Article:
Boston runners will be able to buy the world’s first mass-market shoe with 3D-printed components starting in April.
After years of research and trial runs with elite athletes, Boston-based New Balance said Thursday that it would start selling shoes with 3D-printed midsoles next year, rolling the shoes out at Boston stores that haven’t been selected yet before making them available at other New Balance stores. The midsole is a crucial part of a running shoe that provides support and shock absorption.
Katherine Petrecca, New Balance’s general manager of studio innovation, said the breakthrough that made it possible to bring the shoes to market was the development of a specialized elastomeric powder that is melded into a solid by a laser and delivers the same level of comfort and performance as a standard, molded midsole. The shoes will cost more than a conventional pair, but running and fitness-tech junkies may be willing to pay that premium, Petrecca said.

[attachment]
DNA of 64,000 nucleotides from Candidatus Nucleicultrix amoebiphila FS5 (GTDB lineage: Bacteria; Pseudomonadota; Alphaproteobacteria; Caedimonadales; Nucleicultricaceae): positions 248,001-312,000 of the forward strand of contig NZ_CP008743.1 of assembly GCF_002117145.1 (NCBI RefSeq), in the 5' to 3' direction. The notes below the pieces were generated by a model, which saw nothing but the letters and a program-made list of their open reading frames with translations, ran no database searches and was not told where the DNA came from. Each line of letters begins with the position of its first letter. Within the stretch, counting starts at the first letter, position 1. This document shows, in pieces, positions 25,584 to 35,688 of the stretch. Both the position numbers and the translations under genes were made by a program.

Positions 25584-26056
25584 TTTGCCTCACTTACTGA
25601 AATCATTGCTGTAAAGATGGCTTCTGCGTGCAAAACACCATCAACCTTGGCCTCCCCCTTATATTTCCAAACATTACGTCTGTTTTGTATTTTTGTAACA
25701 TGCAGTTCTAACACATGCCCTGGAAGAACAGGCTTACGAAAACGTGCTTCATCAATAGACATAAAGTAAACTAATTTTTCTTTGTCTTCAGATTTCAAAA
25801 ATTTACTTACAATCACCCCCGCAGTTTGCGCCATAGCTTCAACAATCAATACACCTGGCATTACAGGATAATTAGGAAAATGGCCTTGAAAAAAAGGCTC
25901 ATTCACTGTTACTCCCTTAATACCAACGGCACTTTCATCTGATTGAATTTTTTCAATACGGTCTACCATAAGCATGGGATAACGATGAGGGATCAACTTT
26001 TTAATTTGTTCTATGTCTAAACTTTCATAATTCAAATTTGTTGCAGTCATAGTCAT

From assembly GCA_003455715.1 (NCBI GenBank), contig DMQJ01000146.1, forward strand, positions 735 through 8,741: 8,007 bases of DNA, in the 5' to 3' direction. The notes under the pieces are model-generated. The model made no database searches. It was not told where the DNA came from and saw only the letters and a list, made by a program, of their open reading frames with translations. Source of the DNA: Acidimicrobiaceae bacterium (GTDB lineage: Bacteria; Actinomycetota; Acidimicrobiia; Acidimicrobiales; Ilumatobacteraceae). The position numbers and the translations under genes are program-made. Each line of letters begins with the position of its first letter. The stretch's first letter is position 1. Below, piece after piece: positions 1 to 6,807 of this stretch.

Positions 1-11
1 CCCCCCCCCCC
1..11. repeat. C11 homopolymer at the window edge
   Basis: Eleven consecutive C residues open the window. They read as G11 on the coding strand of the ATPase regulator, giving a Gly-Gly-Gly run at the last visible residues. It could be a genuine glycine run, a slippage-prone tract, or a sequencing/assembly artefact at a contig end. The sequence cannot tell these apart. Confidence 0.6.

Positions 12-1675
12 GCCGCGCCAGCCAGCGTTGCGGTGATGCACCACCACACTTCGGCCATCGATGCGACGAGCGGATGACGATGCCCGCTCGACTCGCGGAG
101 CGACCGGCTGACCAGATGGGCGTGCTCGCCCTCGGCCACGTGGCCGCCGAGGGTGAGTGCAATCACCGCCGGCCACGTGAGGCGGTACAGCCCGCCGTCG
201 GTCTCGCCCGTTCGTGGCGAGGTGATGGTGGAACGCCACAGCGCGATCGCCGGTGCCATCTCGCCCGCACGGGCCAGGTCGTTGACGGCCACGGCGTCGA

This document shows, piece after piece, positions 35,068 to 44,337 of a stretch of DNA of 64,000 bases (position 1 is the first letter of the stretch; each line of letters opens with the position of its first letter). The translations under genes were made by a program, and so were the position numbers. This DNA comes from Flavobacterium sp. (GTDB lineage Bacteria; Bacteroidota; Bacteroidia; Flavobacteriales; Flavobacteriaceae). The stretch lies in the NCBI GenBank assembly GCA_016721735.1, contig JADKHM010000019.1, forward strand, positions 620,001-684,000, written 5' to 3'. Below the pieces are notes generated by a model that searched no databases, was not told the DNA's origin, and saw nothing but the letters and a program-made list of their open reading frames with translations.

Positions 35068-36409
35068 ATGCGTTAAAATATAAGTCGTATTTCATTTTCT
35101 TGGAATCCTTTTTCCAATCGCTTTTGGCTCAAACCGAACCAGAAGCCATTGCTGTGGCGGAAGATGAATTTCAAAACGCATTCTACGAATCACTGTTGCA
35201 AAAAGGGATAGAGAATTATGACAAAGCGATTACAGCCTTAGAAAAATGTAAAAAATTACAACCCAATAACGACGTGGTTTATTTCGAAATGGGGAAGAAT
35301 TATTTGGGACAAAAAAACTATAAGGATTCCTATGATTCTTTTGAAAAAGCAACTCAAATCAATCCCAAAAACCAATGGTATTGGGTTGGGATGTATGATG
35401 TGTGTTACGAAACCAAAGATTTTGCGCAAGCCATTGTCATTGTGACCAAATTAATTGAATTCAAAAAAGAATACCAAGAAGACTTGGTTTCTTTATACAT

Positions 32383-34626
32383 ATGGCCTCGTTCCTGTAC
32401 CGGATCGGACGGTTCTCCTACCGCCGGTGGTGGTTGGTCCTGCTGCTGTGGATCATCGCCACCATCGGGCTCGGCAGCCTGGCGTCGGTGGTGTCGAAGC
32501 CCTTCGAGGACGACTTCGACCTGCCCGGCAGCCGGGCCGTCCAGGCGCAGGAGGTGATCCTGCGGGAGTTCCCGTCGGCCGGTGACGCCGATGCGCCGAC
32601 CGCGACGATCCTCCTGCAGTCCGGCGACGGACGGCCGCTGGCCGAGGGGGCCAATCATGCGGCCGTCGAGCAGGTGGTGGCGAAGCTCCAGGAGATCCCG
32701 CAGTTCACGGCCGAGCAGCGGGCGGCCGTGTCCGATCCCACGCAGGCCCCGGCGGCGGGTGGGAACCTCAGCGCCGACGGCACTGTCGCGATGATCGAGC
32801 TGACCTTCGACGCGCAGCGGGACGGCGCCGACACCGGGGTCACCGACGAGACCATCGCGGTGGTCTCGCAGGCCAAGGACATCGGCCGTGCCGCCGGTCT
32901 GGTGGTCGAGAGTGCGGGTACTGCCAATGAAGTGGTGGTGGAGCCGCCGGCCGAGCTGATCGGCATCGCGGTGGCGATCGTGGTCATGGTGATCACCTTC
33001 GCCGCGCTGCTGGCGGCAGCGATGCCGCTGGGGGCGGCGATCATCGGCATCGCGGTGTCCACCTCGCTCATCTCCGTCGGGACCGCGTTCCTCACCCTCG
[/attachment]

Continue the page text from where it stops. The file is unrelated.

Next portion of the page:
Not every shoe will be unique just yet, either. New Balance is using one standard, honeycomb-like 3D printing template for now, Petrecca said, the shoes will be sold off-the-shelf. Individualized shoes are still a ways off.
“We expect to be able to bring that in a trial way to consumers in 2017,” she said.
The athletics company said it partnered with 3D Systems Inc. of Rock Hill, S.C. to develop the new powder. The shoes, which don’t have a name yet, will be manufactured at New Balance’s plant in Lawrence, Mass., where its 3D Systems printers use a laser to bond super-thin layers of powder into a solid. The machines can make up to eight pairs of midsoles per day, Petrecca said, which will keep production runs relatively small.
New Balance has been experimenting with 3D printing midsoles since at least 2013, and it also has printed custom spike plates that have better fit the feet of professional track athletes, soccer players, and baseball players.
This story was updated at 1:17 p.m. with new information.